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    Super Bowl host Vikings seeking turnaround Featured

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    Teddy Bridgewater at minicamp in 2015. -By Michael Hosch Teddy Bridgewater at minicamp in 2015. -By Michael Hosch

    MINNEAPOLIS — As if the Minnesota Vikings needed any more motivation for a turnaround, they're hosting the Super Bowl this season.

    What better way for this star-crossed franchise to win its first championship than to bask in the confetti that will flutter inside U.S. Bank Stadium on Feb. 4?

    "If you look at the way we started last year and the way we played last year, it shows that we can play with anyone," quarterback Sam Bradford said. "I think it's just about being more consistent, which is something we lacked toward the middle to end of the year."

    That's the mystery in Minnesota, with the regular season about to begin.

    Are the Vikings more like the team that won the NFC North in 2015 with an 11-5 record and then started 5-0 last season? Or is the reality closer to the group that lost eight of the last 11 games to spoil that once-promising 2016 season?

    "I think we learned a lot from what happened last year," wide receiver Adam Thielen said, adding: "There's a lot of hungry players on this team, a lot of guys who have been here for a long time. We want to win, and we want to win now."

    The questions the Vikings are facing entering 2017 revolve around the same simple subject as the previous three seasons under coach Mike Zimmer.

    Can they score enough points, and occasionally do so by rallying from a second-half deficit, to keep a potentially dominant defense from wearing out and going to waste?

    "We probably ran out of a little steam, a little momentum. That happens," defensive end Everson Griffen said, reflecting on the 2016 collapse. "I think we just had a lot on our plate as a defense. We were out there on the field a lot, to be quite honest.

    "It's a team game, and we've just got to find different areas to step it up. Special teams has got to step up, the offensive side of the ball needs to step it up a little more, defense we've got to step it up."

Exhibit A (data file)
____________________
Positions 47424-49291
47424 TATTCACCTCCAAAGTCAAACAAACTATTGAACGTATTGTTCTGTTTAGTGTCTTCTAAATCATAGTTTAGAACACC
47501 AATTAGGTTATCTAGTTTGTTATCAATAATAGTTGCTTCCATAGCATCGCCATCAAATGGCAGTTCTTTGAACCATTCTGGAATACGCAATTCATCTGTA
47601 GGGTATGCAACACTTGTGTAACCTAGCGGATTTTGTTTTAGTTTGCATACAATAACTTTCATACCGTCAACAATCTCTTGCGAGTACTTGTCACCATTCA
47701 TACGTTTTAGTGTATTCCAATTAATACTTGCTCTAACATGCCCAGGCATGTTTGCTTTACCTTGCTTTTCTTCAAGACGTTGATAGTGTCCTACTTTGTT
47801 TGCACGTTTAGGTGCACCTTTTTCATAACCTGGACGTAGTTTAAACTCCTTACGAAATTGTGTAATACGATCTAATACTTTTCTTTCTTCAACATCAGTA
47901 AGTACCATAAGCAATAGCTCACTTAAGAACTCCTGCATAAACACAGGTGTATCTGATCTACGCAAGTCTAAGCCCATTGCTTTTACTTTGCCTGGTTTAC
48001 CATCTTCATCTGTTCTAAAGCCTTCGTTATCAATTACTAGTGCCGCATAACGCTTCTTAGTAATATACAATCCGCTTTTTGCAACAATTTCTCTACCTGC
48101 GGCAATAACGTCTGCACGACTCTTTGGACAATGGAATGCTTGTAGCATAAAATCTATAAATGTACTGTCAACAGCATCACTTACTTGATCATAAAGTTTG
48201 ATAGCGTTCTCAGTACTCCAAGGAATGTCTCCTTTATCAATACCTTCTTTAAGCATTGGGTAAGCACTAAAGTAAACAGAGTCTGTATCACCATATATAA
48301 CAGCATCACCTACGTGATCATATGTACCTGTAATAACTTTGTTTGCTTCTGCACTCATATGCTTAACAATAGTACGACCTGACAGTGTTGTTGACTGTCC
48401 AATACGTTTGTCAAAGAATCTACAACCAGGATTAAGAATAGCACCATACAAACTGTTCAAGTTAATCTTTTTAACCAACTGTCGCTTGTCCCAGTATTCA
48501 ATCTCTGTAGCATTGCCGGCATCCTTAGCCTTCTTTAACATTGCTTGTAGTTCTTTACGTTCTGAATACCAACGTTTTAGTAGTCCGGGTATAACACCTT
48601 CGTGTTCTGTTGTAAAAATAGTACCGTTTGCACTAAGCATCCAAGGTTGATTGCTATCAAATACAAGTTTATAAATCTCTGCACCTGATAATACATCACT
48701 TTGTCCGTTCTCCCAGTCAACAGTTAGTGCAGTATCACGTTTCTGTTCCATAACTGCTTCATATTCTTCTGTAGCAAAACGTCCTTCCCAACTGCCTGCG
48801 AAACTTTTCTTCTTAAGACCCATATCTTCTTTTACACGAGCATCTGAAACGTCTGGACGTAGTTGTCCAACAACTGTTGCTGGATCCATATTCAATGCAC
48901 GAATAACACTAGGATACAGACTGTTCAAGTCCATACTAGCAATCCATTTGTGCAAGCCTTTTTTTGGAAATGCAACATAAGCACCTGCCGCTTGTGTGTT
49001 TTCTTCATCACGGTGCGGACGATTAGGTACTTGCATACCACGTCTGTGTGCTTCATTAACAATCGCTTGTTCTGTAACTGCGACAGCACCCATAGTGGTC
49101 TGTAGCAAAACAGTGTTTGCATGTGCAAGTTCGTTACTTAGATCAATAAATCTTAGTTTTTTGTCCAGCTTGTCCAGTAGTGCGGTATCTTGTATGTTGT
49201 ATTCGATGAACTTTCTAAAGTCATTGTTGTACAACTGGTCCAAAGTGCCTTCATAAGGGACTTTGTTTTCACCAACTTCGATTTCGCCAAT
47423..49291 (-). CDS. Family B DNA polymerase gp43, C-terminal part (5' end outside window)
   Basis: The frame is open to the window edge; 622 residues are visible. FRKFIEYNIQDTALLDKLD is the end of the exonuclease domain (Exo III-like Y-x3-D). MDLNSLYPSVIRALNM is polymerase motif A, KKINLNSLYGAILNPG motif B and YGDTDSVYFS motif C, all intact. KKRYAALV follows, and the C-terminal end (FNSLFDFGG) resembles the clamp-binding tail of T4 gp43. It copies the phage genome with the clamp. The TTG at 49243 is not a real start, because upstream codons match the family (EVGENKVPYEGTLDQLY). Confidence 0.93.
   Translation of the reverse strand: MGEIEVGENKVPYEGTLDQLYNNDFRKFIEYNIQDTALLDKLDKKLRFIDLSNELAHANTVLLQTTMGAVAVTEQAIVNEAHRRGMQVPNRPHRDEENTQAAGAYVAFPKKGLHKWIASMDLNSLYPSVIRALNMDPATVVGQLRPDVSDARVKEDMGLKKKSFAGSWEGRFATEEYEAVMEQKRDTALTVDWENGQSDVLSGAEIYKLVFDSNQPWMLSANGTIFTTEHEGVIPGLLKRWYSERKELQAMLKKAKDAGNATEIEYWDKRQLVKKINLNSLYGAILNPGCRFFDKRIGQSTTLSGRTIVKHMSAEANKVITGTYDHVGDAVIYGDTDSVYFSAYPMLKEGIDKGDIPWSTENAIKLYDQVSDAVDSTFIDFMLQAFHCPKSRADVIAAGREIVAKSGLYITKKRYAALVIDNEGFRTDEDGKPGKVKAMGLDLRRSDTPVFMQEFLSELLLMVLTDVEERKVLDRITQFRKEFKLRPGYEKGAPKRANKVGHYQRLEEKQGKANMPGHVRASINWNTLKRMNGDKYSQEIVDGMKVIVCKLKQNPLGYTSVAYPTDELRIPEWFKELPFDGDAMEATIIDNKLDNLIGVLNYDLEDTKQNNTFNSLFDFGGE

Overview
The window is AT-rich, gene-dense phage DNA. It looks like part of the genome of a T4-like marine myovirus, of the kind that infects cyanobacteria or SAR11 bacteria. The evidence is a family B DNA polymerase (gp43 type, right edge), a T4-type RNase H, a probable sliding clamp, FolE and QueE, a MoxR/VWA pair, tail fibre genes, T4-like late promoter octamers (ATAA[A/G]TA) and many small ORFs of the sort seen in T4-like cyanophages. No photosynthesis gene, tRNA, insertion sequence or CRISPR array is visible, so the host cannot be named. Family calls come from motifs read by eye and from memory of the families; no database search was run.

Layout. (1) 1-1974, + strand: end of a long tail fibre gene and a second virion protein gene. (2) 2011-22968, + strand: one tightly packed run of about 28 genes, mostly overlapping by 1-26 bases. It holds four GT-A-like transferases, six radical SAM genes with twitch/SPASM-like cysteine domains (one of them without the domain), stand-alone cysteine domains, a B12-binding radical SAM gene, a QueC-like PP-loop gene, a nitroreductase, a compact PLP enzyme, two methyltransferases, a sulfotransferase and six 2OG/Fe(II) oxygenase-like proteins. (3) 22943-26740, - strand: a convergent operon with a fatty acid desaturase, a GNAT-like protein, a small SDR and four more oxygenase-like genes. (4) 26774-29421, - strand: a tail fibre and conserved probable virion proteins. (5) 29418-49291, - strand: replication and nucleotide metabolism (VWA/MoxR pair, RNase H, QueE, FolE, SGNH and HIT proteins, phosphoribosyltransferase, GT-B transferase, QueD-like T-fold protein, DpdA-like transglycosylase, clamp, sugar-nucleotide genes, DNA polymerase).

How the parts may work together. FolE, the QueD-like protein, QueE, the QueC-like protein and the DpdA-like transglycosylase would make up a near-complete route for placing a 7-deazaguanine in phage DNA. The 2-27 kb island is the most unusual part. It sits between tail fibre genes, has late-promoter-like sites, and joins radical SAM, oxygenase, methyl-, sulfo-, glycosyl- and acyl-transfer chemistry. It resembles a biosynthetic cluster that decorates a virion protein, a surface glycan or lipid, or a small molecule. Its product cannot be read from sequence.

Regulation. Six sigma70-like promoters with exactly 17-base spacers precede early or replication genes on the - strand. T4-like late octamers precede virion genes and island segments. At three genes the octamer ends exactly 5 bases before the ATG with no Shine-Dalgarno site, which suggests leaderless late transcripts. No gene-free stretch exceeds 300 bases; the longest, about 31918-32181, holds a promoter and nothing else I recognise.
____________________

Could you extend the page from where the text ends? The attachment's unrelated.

Here are some key angles to follow with the Vikings this season:

    AGGRESSIVE APPROACH

    The Vikings allowed the third-fewest yards in the league last season and the sixth-fewest points, but as valuable and versatile as the defense was it was not above reproach for the way the team fell apart down the stretch. The Vikings allowed 403 yards in a defeat at Chicago. They missed multiple tackles on the game-ending touchdown in overtime by Detroit. They gave up 27 first-half points in a lackluster loss to Indianapolis.

    Zimmer has spoken often of steering the defense to display more recklessness this season.

    "It's not just play like a maniac," free safety Harrison Smith said. "It's play at high level without holding much back."

    DIGGS GOES DEEPER

    Stefon Diggs has given Bradford a legitimate go-to wide receiver, but he was limited last season by a pulled groin that lingered long after he suffered the injury in the fourth game.

    Though his production when at full strength has been remarkable, the Vikings need more than 903 yards and three touchdowns from Diggs.

    "Stuff like that is on me, staying healthy, staying where I need to be so I can be at tip-top shape come game time," Diggs said. "Muscles should be preventable if you take care of your body."

    SOPHOMORE SURGE?

    Laquon Treadwell's lack of production last season was troubling for a first-round draft pick. Now healthy after a variety of rookie-year injuries, he'll have an early opportunity to establish himself as a contributor behind Diggs and Thielen at wide receiver while newcomer Michael Floyd serves his four-game suspension.

    "I learned over the offseason and spent a lot of time just really learning how to be a true receiver instead of just relying on God-given talent and ability," said Treadwell, who had only one catch for 15 yards in 2016.

    WHAT'S COOKING?

    With Adrian Peterson in New Orleans, the backfield belongs to rookie Dalvin Cook. He'll be asked to help revive a running game that ranked last in the league last season, sputtering behind a struggling offensive line.

    "He's just really sharp," Bradford said. "Mentally, for him to be able to come in and grasp everything that we've asked him to do and asked him to learn, I think that's been one of the more impressive things about him."

    ON THE LINE

    The Vikings have an entirely new offensive line, with Joe Berger, who moved from center to right guard, the only returning starter. Zimmer has said he believes the group has improved.

    "But the proof has got to be in the pudding," he said. "I thought we were going to be better last year and we, obviously, had a lot of different things happen. We weren't anywhere where we needed to be."

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